“As of this morning, almost every state has taken steps to begin reopening, and the American people are doing an extraordinary job of continuing to take precautions while at the same time wanting to start, and they will be starting, to resume their American way of life,” Trump said.

    “Vaccine or no vaccine, we are back, and we are starting the process,” he added.

    Previewing Trump’s event earlier Friday, White House counsellor Kellyanne Conway told reporters that he would be “unveiling two professionals who will be leading the effort.”

    “Today he will talk about how health professionals and the military and others, the public sector, the private sector, will be fully engaged in the development of this vaccine at warp speed,” Conway said.

    Conway said the private sector and the military would also have a role in vaccine development.

    “The two new people that the president will be announcing are professionals who are going to help with the vaccination development and indeed are,” she said. “I think you’ll see Secretary Esper there, for example, and General Mark Milley, because the military’s involved as well.”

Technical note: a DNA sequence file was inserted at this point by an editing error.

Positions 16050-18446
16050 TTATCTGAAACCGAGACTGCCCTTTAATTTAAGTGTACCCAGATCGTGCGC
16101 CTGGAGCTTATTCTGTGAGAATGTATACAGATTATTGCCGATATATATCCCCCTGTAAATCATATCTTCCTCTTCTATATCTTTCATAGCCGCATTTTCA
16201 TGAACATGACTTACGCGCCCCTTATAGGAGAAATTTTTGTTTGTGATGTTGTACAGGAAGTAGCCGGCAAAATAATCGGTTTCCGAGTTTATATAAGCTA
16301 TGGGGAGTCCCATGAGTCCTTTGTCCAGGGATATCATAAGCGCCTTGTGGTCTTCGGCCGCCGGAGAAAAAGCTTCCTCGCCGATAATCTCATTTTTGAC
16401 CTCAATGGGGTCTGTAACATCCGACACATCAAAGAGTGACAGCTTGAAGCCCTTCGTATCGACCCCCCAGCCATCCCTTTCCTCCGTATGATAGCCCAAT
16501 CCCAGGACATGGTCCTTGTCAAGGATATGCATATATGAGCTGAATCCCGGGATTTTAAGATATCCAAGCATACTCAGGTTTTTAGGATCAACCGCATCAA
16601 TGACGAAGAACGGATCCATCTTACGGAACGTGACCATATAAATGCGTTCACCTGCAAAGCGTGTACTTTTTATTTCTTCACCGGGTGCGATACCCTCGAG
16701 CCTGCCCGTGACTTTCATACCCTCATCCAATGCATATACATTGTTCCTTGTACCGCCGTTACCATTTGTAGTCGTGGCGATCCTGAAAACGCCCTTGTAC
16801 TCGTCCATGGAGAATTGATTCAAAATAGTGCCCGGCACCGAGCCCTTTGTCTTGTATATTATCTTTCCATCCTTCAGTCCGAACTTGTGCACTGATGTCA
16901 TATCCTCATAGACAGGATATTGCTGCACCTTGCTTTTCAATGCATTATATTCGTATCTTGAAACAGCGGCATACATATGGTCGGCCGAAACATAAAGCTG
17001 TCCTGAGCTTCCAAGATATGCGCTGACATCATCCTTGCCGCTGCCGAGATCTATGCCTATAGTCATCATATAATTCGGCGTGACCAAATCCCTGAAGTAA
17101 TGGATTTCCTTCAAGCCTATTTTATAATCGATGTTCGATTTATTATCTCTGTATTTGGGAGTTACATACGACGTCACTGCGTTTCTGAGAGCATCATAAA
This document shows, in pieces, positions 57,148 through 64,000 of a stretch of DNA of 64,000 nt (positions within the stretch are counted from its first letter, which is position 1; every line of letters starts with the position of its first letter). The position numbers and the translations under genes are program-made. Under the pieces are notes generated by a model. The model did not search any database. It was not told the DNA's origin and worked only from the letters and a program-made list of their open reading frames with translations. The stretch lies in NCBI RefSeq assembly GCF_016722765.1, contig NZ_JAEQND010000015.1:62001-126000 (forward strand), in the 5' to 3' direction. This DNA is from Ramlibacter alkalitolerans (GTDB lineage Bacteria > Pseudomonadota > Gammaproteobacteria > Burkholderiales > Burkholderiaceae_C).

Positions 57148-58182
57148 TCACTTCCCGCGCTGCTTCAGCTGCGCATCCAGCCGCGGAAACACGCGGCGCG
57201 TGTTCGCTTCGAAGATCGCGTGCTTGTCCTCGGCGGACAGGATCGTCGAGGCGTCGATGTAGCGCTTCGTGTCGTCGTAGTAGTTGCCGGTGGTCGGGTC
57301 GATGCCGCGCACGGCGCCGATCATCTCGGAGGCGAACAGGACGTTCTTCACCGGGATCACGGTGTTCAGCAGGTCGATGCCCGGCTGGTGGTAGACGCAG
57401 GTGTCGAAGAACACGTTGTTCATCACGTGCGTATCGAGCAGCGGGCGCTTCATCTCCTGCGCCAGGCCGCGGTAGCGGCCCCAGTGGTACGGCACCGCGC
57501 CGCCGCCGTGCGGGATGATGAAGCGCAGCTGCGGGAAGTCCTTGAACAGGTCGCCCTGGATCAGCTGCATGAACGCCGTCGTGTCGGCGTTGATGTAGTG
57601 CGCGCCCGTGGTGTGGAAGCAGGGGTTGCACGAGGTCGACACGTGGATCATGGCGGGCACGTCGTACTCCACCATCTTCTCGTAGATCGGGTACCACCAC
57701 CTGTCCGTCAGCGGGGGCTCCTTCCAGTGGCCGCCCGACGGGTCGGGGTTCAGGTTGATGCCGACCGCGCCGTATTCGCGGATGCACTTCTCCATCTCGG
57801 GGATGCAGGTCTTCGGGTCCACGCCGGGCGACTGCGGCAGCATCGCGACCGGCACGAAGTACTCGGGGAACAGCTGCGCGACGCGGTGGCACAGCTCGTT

In an interview with Fox Business that aired Thursday, President Trump said he plans to mobilize the U.S. military to distribute the vaccine when one becomes available, focusing first on older Americans who are among the most at risk.

    “I just literally left a meeting. We’re are mobilizing our military — and other forces, but we are mobilizing our military on the basis that we do have a vaccine,” he said. “Our military is now being mobilized so at the end of the year, we’re going to be able to give it to a lot of people very, very rapidly.”

    ABC News’ Jonathan Karl, Katherine Faulders and Ben Gittleson